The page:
Here’s a not uncommon scenario for independent advisors: Without warning, you discover that your independent broker-dealer has been unceremoniously dumped by its owners, often times a distant corporate parent.
The home office trading and operational staff you’ve relied on over the years to help serve your clients and accounts and to fix problems has been pink slipped.
Before you know it, the designated successor firm is touting its flawless platform and recounting the glorious synergies between the two stellar organizations. Once the specifics of the deal to stay are announced, usually you have only a few months to make your decision before the scheduled transfer of accounts.
Typically, 30 days prior to the merger, the new firm will notify clients directly that their accounts are being transferred over to the new firm. Departing advisors will need to leave beforehand to prevent any client confusion.
It’s a tough spot to be in, because you don’t really have enough time to thoroughly evaluate the prospective firm as well as the myriad of other IBD and RIA options. Also, your clients are depending on you to get it right.
What’s your strategy to forestall finding yourself in this predicament in the first place? Let’s look at some of the wreckage in the IBD world during the past two years.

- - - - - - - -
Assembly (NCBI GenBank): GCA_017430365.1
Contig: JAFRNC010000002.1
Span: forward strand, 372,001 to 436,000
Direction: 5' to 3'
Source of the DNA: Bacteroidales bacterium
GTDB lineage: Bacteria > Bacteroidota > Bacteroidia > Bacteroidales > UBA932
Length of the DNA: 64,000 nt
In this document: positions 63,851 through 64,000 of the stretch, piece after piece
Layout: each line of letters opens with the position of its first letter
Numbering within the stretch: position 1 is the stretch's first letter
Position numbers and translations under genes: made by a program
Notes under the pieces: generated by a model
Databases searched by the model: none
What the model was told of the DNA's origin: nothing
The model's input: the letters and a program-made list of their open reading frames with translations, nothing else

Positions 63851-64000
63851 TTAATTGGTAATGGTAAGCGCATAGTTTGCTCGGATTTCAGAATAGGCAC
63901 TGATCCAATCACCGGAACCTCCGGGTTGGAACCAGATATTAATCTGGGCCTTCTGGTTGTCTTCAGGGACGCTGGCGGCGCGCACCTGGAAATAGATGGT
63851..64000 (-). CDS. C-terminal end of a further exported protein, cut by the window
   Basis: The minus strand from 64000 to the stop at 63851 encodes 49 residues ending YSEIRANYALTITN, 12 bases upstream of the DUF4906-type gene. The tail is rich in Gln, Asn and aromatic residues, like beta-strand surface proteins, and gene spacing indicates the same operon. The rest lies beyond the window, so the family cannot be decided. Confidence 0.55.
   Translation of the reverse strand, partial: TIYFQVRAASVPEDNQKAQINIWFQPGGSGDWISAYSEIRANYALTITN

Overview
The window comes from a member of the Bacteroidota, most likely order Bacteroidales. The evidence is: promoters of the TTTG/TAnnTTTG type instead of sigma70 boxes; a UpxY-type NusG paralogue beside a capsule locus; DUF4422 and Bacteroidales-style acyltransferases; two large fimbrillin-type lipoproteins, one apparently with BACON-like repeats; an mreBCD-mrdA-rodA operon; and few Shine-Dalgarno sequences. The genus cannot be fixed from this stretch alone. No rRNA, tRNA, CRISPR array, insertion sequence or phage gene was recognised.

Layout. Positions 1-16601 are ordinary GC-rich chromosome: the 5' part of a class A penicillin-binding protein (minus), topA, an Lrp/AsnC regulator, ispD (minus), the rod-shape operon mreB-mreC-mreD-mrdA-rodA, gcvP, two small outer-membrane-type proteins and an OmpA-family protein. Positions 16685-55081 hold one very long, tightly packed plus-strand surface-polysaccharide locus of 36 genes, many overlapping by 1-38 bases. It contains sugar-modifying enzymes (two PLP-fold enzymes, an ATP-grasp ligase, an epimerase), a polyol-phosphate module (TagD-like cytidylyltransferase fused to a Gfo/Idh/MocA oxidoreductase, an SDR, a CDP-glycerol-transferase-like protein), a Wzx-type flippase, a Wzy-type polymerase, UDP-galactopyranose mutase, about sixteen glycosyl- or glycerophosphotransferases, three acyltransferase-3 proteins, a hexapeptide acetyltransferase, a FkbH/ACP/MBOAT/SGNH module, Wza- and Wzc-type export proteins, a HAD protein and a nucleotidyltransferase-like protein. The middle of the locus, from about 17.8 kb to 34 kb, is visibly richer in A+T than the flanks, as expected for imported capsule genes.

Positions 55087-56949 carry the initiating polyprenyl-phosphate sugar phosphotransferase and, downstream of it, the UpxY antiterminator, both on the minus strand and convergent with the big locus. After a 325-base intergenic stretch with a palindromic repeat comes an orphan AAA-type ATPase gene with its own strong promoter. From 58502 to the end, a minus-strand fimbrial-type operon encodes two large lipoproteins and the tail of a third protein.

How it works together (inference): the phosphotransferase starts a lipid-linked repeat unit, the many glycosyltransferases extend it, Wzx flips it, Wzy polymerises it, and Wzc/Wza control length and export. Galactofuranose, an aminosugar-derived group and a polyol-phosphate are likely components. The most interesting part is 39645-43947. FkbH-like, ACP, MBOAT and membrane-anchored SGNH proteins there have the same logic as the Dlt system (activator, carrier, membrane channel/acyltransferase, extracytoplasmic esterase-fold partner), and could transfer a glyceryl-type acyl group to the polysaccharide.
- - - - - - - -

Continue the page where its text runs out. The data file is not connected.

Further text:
In 2018, John Hancock handed off its 1,800 advisor network to Royal Alliance. Allianz is in the process of transitioning its 640 advisor group at Questar to Woodbury Financial Services.
Last year, Jackson National Life dumped its four broker-dealers comprised of 3,200 advisors and sold them to LPL Finanicial. Securian Financial Services unloaded its 700 advisors at H.Beck to Kestra Financial.
The razor-thin margins of the IBD business and the ever escalating overhead are prompting many firms to jettison their retail operations.
IBD Consolidation Is Happening, Big Time
According to the 2017 Fidelity Wealth Management Report, the number of IBDs has declined 28%, with 904 open for business in 2015, compared to 1,255 such firms that were up and running in 2005.
Some Cerulli Research data clarify what’s driving this trend: The return on equity of IBDs was 96 basis points in 2011. It dropped to only 76 basis points in 2016.
A veritable witches brew of factors is responsible. These include burgeoning technology and compliance costs as well as regulation, specifically the Department of Labor fiduciary standard, which likely was the nail in the coffin for many smaller firms.
Who wants to be in a business of shrinking margins and ballooning overhead?
As additional mergers take place among IBDs, more advisors will find themselves in this predicament. How can advisors in a contracting industry safeguard the practices that they’ve worked so hard to build?
1. Choose a firm wisely.
You should determine if the BD’s profits contribute a meaningful amount of money to the parent company’s bottom line? Is the BD a core business or an easily disposable side show?